San Antonio Spurs Draft

San Antonio Spurs Draft Prospects: Miles Bridges

CHAMPAIGN, IL - JANUARY 22: Miles Bridges #22 of the Michigan State Spartans is seen during the game against the Illinois Fighting Illini at State Farm Center on January 22, 2018 in Champaign, Illinois. (Photo by Michael Hickey/Getty Images)
CHAMPAIGN, IL - JANUARY 22: Miles Bridges #22 of the Michigan State Spartans is seen during the game against the Illinois Fighting Illini at State Farm Center on January 22, 2018 in Champaign, Illinois. (Photo by Michael Hickey/Getty Images)
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A look at draft prospect Miles Bridges and his potential fit with the San Antonio Spurs.

With the NBA Draft less than a week away, teams across the league are finalizing additional workouts with prospects and developing their shortlist of players they want to target on June 21. The San Antonio Spurs hold the No. 18 and 49 picks in the draft. One of their options in the first round could be Miles Bridges, the explosive small forward from Michigan State.

The former Spartan flirted with the draft process a year ago and many believed he could have been a lottery pick, but Bridges elected to return to East Lansing for his sophomore season. The Flint, MI, native posted equally impressive numbers during his second year, averaging 17.1 points, 7 rebounds and 2.7 assists on 45.7 percent shooting.

The extra year of teaching and development from Hall of Fame coach Tom Izzo paid dividends for Bridges, whose game elevated to a new level where he garnered Naismith Award and Wooden Award considerations. Bridges approached his second year on campus with a new sense of confidence and it showed in the way he played.

Bridges competed with an exciting and infectious swagger and a clear identity when it came to his game, which will make him one of the most pro-ready prospects in this draft class. Bridges is unafraid of the big stage or the bright lights and relishes the opportunity to deliver in the clutch. The 2-time All-American showcased that confidence when he hit a game-winning three-point dagger to lift the Spartans over the Purdue Boilermakers in a top-five, heavyweight Big 10 matchup.

Offensively, Bridges has a complete game. He can score from anywhere on the court and has the strength to finish tough plays around the rim. Bridges can make plays in the mid-range, back down smaller defenders in the post, and consistently knock down the three-pointer, connecting on 36.4 percent of his attempts during his sophomore campaign.

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Further, scouts and teams will love Bridges’ basketball IQ. He understands floor spacing and how to effectively move off-ball, which sets him up for wide-open looks from long distance or easy lobs and layups in the paint. Bridges is also a menace on the boards. He has the bounce to sky over taller players to finish put-backs but also has the vision to lead fast break opportunities after defensive rebounds.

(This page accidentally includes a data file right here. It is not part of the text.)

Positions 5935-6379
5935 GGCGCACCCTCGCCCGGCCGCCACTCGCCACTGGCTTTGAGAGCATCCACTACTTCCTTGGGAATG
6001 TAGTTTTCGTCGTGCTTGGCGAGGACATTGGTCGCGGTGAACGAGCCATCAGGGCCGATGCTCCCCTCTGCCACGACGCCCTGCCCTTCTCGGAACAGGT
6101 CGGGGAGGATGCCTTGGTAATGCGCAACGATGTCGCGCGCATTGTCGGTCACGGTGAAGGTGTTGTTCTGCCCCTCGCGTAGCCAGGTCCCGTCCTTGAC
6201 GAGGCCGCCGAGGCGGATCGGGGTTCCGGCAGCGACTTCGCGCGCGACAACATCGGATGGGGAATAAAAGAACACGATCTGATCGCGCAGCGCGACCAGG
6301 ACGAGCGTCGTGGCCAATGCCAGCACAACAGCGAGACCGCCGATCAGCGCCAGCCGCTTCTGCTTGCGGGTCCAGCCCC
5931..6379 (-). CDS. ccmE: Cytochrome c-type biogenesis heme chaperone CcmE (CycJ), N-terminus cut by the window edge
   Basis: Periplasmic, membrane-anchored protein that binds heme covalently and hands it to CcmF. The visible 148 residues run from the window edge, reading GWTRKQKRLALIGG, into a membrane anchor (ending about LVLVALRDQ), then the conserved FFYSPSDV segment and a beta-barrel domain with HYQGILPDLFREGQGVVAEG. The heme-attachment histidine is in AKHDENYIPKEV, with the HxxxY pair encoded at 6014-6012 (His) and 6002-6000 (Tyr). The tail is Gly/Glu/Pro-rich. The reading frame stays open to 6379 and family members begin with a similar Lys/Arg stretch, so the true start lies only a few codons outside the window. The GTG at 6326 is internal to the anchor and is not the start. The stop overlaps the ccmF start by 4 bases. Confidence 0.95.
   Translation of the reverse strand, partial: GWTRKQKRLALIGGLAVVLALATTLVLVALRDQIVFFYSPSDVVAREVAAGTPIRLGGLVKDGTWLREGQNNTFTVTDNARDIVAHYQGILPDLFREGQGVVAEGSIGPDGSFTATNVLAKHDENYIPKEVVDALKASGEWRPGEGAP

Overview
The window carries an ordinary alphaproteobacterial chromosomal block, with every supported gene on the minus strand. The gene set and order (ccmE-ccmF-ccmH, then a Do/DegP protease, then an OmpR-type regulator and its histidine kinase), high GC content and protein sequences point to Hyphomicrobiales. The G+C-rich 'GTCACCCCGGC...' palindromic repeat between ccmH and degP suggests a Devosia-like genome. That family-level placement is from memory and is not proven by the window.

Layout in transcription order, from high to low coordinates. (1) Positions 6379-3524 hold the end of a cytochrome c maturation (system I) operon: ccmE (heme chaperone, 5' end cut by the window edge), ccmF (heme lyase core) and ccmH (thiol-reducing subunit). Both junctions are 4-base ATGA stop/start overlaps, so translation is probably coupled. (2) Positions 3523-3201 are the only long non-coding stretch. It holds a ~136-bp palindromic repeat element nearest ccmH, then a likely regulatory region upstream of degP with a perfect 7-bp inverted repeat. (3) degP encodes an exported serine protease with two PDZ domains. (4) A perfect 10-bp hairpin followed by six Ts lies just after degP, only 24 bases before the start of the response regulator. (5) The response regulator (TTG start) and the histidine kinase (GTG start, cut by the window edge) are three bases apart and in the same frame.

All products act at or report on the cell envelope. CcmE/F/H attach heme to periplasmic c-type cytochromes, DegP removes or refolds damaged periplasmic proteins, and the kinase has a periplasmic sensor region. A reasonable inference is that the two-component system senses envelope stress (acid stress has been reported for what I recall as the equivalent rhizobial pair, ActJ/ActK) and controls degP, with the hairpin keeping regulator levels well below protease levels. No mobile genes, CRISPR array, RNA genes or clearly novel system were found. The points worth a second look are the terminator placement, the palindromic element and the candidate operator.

From a physical standpoint, Bridges is a matchup nightmare. At 6’7” and 230 pounds, Bridges torched almost every defender that was tasked with guarding him. Because of his size and strength, he can dominate smaller guards on post-ups, allowing him to get easy looks around the rim. Bridges also has the shooting stroke to knock down the long ball in the face of his smaller defenders.

Additionally, with his speed and ball-handling skills, Bridges can feast on bigger defenders as well. Bridges has an array of ball and head fakes at his disposal that he used to get Big 10 foes in the air, opening up a lane for Bridges to attack off the dribble-drive.

Defensively, Bridges has the tools to be a solid defender in the NBA. Bridges averaged 1.1 blocks over his Michigan State career. His block numbers dipped significantly from his freshman to sophomore year, 1.5 to .8 blocks per game. That drop off can partially be explained by the emergence of Michigan State freshman F/C Jaren Jackson Jr., who took on the primary role of rim protecter last year, leading the Big 10 with 3 blocks a game.

That said, Bridges is no easy out on defense thanks to his length and physicality. Further, even if he gets beat initially, Bridges has the recovery speed to get back and contest a shot, or send it into the bleachers, which he also had a penchant for doing during his college days. However, Bridges will be drafted because of his offensive capabilities. If he turns into a defensive stud at the next level that will just be a bonus for whatever team drafts him.

If Bridges were to fall to the Spurs in the draft they would be getting one of the best playmakers in this draft class. The Spurs’ offense was stagnant last season without the services of Kawhi Leonard. With the hopeful return of the team’s star player and the potential addition of Bridges, the Spurs could have two versatile wing players who are polished offensively and can both contribute on defense. If Bridges can become a bigger threat with the three-point shot, the Spurs can field an extremely exciting lineup loaded with potential.

While Bridges seemed to be a near lock for a lottery pick a year ago, it is uncertain if he’ll garner a similar draft position despite the improvements to his game. Some project he could go as early as No. 11 to the Charlotte Hornets but he could drop.

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Could Bridges fall all the way to No. 18 for the Spurs? Unlikely, but if the Spurs are feeling bold they could make a few calls to see who’s considering the Michigan State swingman and potentially try to move up to grab him. The past indicates this probably won’t come to fruition but stranger things have happened.

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